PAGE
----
Summary from Google
Google warns that the implementation of the News Media Bargaining Code would negatively affect user experience on Google and Youtube.
Google Australia and New Zealand managing director Mel Silva wrote an open letter addressing the impact she believes the code would have on user experience of Google and Youtube:
“A proposed law, the News Media Bargaining Code, would force us to provide you with a dramatically worse Google Search and YouTube, could lead to your data being handed over to big news businesses, and would put the free services you use at risk in Australia….The law would force us to give an unfair advantage to one group of businesses — news media businesses — over everyone else who has a website, YouTube channel or small business.”
Google proposes the following arguments:
- Unfair advantage towards Australian news businesses
Google would be required to release information to Australian news businesses which would grant them a greater advantage to appear in searches, regardless of its relevance to the searches. This will help large news businesses be featured more prominently in organic search results at the expense of other smaller businesses and websites.
- Release of User Information
Information regarding online searches by the user is to be provided to Australian news businesses, informing them of how the data is collected by Google.
- Loss of Free Google Services
The new code would enforce an annual fee from Google for the content by Australian news businesses to be displayed on searches. This would mean Google’s services such as Adwords and Search would no longer be free if the new code is implemented.
The 28 days waiting period that would require Google to inform the businesses of the changes 28 days prior to them making them could be problematic. It would not allow Google to immediately fix problems like spam or fraud resulting in the problems to remain for the 28 days.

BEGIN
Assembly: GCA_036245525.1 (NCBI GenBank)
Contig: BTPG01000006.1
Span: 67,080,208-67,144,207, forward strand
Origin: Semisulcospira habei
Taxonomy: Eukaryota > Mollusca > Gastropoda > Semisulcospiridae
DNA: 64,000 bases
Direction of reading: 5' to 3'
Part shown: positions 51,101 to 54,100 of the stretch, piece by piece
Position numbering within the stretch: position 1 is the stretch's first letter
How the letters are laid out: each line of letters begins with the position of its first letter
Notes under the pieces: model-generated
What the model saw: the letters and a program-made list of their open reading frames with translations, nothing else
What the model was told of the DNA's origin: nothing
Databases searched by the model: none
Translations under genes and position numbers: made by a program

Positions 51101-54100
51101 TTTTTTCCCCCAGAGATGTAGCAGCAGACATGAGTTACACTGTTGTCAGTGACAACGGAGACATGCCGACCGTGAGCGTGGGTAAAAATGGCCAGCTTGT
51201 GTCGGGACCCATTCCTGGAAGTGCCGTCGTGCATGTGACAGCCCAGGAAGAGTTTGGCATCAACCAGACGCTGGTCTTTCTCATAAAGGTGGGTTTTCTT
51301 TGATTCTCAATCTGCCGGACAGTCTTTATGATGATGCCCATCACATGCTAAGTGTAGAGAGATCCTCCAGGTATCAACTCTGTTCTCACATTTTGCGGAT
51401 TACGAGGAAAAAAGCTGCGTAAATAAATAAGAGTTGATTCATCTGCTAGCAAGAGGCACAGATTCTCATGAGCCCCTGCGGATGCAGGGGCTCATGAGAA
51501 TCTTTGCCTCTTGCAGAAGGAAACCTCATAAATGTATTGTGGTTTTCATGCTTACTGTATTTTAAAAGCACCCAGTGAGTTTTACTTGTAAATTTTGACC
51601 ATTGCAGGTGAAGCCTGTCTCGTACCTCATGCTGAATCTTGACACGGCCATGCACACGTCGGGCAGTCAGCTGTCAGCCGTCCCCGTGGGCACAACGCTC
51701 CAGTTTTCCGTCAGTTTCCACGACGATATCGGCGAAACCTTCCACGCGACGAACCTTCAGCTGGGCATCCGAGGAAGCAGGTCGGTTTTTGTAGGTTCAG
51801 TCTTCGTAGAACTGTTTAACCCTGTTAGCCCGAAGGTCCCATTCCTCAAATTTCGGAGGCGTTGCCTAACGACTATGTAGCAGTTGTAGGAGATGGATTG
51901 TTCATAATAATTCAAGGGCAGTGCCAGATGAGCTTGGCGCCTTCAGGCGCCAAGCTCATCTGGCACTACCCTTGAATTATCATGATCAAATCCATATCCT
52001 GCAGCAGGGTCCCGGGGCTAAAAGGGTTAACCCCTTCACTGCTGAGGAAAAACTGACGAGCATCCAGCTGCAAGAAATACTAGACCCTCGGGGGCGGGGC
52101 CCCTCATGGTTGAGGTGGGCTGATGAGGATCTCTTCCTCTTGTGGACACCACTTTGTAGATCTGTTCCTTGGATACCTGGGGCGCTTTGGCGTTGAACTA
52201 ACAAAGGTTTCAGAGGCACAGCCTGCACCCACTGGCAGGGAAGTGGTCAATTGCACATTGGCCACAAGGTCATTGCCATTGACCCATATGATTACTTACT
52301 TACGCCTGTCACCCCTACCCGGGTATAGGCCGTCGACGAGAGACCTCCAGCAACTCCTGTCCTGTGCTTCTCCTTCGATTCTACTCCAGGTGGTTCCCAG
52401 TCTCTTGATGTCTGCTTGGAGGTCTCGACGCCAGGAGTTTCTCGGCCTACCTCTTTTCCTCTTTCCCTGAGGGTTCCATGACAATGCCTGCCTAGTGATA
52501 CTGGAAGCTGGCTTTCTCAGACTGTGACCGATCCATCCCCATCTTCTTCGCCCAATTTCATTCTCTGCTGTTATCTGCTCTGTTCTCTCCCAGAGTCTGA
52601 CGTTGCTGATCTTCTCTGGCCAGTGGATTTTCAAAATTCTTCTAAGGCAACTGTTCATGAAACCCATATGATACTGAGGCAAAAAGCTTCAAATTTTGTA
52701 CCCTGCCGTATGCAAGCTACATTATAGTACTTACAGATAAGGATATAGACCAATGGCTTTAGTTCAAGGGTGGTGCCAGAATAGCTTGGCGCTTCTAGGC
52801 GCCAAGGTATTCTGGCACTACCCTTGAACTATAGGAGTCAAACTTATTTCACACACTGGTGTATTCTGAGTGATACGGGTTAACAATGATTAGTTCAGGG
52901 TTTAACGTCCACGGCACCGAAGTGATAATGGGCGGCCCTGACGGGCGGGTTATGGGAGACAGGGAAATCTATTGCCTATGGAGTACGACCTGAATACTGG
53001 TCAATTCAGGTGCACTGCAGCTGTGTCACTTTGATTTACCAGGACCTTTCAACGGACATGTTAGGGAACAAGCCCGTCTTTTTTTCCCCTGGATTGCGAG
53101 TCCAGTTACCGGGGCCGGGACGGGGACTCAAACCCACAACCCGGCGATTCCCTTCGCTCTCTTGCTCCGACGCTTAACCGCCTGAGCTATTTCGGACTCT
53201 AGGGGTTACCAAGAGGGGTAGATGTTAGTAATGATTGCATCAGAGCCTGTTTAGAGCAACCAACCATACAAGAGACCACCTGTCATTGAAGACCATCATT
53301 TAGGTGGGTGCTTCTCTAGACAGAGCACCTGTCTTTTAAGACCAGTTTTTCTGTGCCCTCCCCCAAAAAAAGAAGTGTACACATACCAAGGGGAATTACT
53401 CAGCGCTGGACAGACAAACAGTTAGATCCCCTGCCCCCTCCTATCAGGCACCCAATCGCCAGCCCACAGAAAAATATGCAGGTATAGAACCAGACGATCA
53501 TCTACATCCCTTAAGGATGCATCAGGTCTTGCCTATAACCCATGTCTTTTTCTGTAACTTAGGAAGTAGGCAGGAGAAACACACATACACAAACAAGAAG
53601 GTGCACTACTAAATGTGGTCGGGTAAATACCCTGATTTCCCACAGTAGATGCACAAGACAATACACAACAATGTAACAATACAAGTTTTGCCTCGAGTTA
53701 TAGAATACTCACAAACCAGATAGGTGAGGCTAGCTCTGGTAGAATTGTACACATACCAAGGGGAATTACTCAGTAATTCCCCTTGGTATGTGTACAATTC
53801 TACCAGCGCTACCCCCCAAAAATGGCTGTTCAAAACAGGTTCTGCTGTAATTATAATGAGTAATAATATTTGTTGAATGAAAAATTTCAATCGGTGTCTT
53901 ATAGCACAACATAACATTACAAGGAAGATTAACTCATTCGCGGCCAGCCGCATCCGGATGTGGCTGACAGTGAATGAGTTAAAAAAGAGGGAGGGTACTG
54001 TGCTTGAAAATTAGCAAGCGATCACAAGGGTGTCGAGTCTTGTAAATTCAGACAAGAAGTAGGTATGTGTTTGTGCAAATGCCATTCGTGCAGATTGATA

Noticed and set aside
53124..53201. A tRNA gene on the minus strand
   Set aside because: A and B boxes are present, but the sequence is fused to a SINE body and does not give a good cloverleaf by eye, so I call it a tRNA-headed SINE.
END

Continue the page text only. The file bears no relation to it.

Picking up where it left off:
Summary from ACCC
The legislation that the ACCC is proposing looks to address the bargaining power imbalance between news media sites and large digital platforms like Google and Facebook.
Treasurer Josh Frydenberg weighs in:
“The Government is consulting on the implementation of a mandatory code to govern relationships between the parties, increase competition, strengthen consumer protection and ensure the sustainability of our media landscape”.
ACCC’s draft legislation: News Media Bargaining Agreement
What does that mean?
News businesses and social platforms like Google and Facebook will be given three months of negotiation time to address the imbalance and if no deal can be made within that time frame a third-party arbitrator would be brought in. The arbitrator would then weigh in on the two parties’ offer and choose that which is deemed most reasonable within a 45 day period.
The News Media Bargain Agreement has both positive and negative outcomes that impact the various parties involved in different ways.
The Australian government has been preparing a legislation which will make Google and Facebook pay local publishers for their content. This has been argued by Google to have the potential to negatively impact user experience. Allowing large news businesses to have access to Google and other platforms algorithm secrets 28 days in advance of any changes.
Google argues that giving over the algorithm would be an unfair advantage to large news businesses and help them to feature in organic search results at the expense of other businesses and websites.
However, it will allow changes that affect the power imbalance that is at play between Australian news media and internet organisations.
While the draft code would initially apply only to Google and Facebook, other digital platforms may be added in the future, if they as well prove to have a bargaining power imbalance with Australian news media businesses.
The draft code is open for public consultation until August 28.